- Assume a side plank position on your left side, with your feet stacked, your left forearm and both hands on the floor in front of you, and your body straight from head to heels.
- Lift your right leg as high as you can, then slowly lower it and tap your toes on the floor behind you. Repeat the movement, tapping the floor in front of you.
- Continue alternating for reps, then switch sides and repeat. Perform equal reps on both sides.
Make it easier: Keep your hips on the floor throughout the move.
Step-up side hold
Benefits: The lateral step-up targets your glutes, hamstrings, and quads, while the hold forces your core and stabilizer muscles (chiefly, the glutes) to work overtime.
- Stand holding a dumbbell or weighted plate at chest level with both hands, and place your right foot on a bench or box beside you so that your hip, knee, and ankle are all bent 90 degrees.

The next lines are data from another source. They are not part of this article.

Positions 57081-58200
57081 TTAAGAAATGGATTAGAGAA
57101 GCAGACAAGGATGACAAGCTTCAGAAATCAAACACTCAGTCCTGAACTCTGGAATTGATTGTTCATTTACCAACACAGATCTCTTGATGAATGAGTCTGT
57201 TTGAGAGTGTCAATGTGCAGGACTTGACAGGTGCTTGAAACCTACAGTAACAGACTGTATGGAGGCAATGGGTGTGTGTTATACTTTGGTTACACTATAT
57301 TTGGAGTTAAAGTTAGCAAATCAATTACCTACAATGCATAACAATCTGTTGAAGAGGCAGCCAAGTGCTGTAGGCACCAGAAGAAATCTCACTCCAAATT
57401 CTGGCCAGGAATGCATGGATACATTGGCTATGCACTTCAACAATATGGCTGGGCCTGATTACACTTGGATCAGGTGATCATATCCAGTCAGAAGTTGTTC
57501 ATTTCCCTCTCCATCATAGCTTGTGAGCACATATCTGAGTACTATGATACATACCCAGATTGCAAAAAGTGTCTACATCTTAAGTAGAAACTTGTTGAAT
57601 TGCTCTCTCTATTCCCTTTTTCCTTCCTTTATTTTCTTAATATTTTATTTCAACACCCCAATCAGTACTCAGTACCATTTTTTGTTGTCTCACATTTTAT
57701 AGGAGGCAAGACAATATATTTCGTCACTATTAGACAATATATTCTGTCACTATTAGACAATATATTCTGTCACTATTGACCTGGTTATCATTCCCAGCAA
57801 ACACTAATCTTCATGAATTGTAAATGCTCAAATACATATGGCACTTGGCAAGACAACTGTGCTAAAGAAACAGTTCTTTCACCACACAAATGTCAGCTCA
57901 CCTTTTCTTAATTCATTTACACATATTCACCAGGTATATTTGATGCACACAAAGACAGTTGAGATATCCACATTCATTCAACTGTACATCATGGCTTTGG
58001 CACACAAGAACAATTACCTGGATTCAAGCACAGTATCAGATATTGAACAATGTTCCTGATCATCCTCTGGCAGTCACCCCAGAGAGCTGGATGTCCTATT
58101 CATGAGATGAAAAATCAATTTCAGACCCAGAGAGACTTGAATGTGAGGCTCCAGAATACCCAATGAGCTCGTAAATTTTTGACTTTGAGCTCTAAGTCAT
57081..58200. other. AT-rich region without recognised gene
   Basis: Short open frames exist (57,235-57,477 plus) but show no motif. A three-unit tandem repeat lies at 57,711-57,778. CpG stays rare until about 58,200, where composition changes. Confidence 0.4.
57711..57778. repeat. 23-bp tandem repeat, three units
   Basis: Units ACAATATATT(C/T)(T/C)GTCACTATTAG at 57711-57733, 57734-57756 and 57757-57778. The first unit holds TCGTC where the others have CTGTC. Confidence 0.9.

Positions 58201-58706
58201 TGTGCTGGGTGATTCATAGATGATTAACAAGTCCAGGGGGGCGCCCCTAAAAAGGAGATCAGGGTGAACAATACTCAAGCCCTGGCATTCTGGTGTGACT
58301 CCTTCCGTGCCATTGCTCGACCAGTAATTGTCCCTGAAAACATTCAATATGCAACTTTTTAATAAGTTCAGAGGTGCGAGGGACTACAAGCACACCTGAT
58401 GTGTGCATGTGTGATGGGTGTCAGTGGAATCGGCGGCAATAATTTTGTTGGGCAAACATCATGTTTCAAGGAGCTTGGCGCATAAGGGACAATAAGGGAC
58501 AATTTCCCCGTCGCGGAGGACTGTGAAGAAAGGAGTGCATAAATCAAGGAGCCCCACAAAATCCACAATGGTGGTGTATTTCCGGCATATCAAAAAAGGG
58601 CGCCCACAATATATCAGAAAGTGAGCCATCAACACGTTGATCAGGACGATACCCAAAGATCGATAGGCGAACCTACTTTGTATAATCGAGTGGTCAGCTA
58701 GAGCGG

- Keeping your chest up and shoulders back, push your body up with your right leg until it’s straight, and tap your left foot on the bench. Slowly lower your left foot to the floor and repeat for 10 reps.
- Step up onto the bench, lower into a shallow squat on your right leg, and float your left leg out in front of you. Hold for 10 seconds before lowering your left foot to the floor.
- Complete all reps, then switch sides and repeat.
Make it easier: Perform the movement without additional weight.
Benefits: This seated move targets your glutei medii and abductors, while keeping your core engaged as you maintain balance.
- Sit with both feet flat on the floor, and loop a resistance band around each, holding the handles at your chest. Keeping your core engaged, lean back slightly, creating a C curve in the spine.
- Lift your feet to approximately chest height and separate them as wide as you can before tapping your heels on the floor. Again, lift your feet and bring them together, tapping the floor with your heels once more.
- Continue the sequence for reps, maintaining tension on the band throughout the movement.
Make it easier: Reduce your range of motion, or lift and separate one foot at a time.
Anatomy of the Hips
While they’re actually joints, we’re using “hips” here as a catch-all for the various muscles that surround and support your pelvis.